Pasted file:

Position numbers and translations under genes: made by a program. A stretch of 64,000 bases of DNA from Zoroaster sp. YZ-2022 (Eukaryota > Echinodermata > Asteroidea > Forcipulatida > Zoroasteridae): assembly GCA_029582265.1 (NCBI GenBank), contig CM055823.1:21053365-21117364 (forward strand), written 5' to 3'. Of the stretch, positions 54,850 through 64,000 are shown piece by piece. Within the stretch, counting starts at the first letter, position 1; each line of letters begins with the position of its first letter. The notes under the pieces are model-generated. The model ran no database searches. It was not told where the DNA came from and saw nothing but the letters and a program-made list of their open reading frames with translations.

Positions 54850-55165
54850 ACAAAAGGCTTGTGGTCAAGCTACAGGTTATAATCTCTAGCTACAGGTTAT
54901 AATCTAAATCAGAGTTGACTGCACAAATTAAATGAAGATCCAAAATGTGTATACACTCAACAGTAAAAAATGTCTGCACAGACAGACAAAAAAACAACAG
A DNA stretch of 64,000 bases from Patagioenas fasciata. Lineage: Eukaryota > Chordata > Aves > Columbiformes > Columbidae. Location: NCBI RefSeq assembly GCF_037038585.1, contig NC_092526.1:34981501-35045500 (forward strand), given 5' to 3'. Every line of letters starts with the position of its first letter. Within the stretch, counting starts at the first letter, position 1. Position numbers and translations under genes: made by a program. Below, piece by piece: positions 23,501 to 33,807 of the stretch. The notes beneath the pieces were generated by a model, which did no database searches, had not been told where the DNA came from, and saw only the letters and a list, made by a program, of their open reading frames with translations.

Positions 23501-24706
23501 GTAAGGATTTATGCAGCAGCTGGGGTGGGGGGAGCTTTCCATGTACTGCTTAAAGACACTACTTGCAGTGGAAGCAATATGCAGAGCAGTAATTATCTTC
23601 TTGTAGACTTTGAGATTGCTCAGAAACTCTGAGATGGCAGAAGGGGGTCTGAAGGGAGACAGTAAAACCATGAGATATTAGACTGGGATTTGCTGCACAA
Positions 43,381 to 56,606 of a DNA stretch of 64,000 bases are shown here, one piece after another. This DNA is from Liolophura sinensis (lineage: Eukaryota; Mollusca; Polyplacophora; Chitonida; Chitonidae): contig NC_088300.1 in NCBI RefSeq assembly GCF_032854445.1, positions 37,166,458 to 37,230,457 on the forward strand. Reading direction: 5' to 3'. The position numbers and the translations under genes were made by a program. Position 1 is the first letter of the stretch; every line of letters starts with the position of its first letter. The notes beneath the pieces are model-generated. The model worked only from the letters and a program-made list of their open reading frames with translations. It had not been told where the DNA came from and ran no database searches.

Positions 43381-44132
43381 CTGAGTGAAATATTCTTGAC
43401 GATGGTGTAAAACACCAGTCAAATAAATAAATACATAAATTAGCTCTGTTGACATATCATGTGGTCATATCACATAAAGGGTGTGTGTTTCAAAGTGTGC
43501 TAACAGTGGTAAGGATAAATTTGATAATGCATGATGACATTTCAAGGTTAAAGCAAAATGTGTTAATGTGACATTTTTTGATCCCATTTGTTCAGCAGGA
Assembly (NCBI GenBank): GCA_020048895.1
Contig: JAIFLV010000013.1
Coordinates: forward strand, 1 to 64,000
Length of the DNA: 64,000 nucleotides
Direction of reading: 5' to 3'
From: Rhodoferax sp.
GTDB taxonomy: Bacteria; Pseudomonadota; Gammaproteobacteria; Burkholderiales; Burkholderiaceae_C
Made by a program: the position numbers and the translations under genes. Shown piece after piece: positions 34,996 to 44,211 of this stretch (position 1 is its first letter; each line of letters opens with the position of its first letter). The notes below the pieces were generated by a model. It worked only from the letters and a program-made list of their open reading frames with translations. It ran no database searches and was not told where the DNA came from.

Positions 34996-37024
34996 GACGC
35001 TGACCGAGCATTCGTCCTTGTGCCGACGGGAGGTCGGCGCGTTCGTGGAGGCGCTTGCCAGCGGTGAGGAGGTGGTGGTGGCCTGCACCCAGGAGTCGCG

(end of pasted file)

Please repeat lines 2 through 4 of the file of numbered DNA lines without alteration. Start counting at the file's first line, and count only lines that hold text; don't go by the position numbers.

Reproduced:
Positions 54850-55165
54850 ACAAAAGGCTTGTGGTCAAGCTACAGGTTATAATCTCTAGCTACAGGTTAT
54901 AATCTAAATCAGAGTTGACTGCACAAATTAAATGAAGATCCAAAATGTGTATACACTCAACAGTAAAAAATGTCTGCACAGACAGACAAAAAAACAACAG